But later in his testimony, Cloud said he was unsure if he had seen any social media posts naming Sapulpa prior to his phone call from Jourdan.

“It’s been three years ago. I don’t remember the details of it,” he said.

Jourdan testified that he called Cloud a second time after speaking to Rowan but before Rowan ultimately admitted to being the offending speaker. In the second call, Jourdan told the jury, Cloud apologized for misleading him.

Cloud’s trial testimony supported the plaintiff’s claim that The Oklahoman’s reporter had been untruthful, but it also contradicted a central theme of Sapulpa’s case — that it was The Oklahoman’s publication that first identified Sapulpa and drew widespread attention that harmed his reputation.

Sharp, then The Oklahoman’s news director and now its managing editor, testified Wednesday that it was Gannett’s policy for editors to approve any promises of confidentiality. However, he did not recall having that conversation with his reporter.

Jourdan said he believed his sourcing of the story was sufficient.

“When the story originally was published — I would never publish something I didn’t believe — I came to find out the story was incorrect,” Jourdan testified.

Reporter’s ‘multiple sources’ placed in doubt

In a 24-7 digital news environment, the Sapulpa v. Gannett libel lawsuit has also demonstrated the risks journalism publications face when quickly posting online stories about breaking news.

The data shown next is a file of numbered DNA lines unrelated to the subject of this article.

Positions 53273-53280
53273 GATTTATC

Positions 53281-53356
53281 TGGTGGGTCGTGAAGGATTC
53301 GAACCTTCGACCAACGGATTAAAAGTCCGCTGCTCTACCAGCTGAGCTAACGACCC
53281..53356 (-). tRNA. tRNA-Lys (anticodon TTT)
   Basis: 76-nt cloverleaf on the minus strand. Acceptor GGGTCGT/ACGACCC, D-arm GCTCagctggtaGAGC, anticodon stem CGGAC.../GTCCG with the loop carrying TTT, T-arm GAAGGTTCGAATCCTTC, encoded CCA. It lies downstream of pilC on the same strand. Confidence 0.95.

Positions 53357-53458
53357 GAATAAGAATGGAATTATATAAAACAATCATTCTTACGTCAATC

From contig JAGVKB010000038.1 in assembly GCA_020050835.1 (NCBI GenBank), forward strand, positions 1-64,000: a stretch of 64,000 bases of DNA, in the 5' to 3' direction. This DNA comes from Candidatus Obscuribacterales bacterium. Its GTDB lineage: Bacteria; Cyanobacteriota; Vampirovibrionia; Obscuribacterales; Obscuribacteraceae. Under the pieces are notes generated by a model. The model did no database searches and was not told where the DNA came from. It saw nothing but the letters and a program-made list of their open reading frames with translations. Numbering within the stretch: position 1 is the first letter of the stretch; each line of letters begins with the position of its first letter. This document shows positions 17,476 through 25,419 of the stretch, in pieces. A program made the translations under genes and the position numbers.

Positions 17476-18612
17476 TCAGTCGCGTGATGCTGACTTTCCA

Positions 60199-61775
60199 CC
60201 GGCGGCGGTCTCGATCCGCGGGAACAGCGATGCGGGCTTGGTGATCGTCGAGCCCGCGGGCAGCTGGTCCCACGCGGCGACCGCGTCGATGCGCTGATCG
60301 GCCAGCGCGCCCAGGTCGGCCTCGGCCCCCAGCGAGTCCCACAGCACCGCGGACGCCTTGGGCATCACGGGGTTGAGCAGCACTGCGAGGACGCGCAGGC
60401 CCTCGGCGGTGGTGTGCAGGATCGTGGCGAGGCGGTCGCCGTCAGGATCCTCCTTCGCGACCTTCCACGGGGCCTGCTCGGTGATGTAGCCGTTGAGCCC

Joel Kaplan, a Syracuse University journalism professor, testified as an expert witness for Sapulpa on Friday, giving his opinion that The Oklahoman reporter had “offered up” confidentiality to the sources, contrary to Gannett’s own policy that required an editor’s approval. Kaplan is a former investigative reporter for the Chicago Tribune and was a reporter for Gannett’s Nashville Tennessean from 1979 to 1986.

Kaplan said The Oklahoman had also not met standards of the profession when it fell short of verifying the accuracy of Jourdan’s reporting, calling the situation one of the “most egregious” examples of journalistic malpractice that he had ever seen.

Kaplan said he believed Jourdan had guessed about the accuracy of the story and disregarded red flags. He was critical the newspaper’s failure to contact Sapulpa before publishing and for not following up after one failed attempt, especially as conflicting reports emerged.

Earlier in the trial, Jourdan had testified that he first heard of Sapulpa as a possible announcer at 12:20 p.m. when a Tulsa World reporter texted him a screenshot of Sapulpa’s Facebook page in which Sapulpa said he was helping with the broadcast at the same gymnasium the previous day. However, the screenshot did not specifically say he was attending the Norman-Midwest City game.

Sharp testified that his instruction to Jourdan about “two sources” meant they needed “first-hand knowledge” of the information.

Jourdan said he called Sapulpa’s cell phone number before naming him in the story, but he got no answer and the voicemail box was full, so he was unable to leave a message.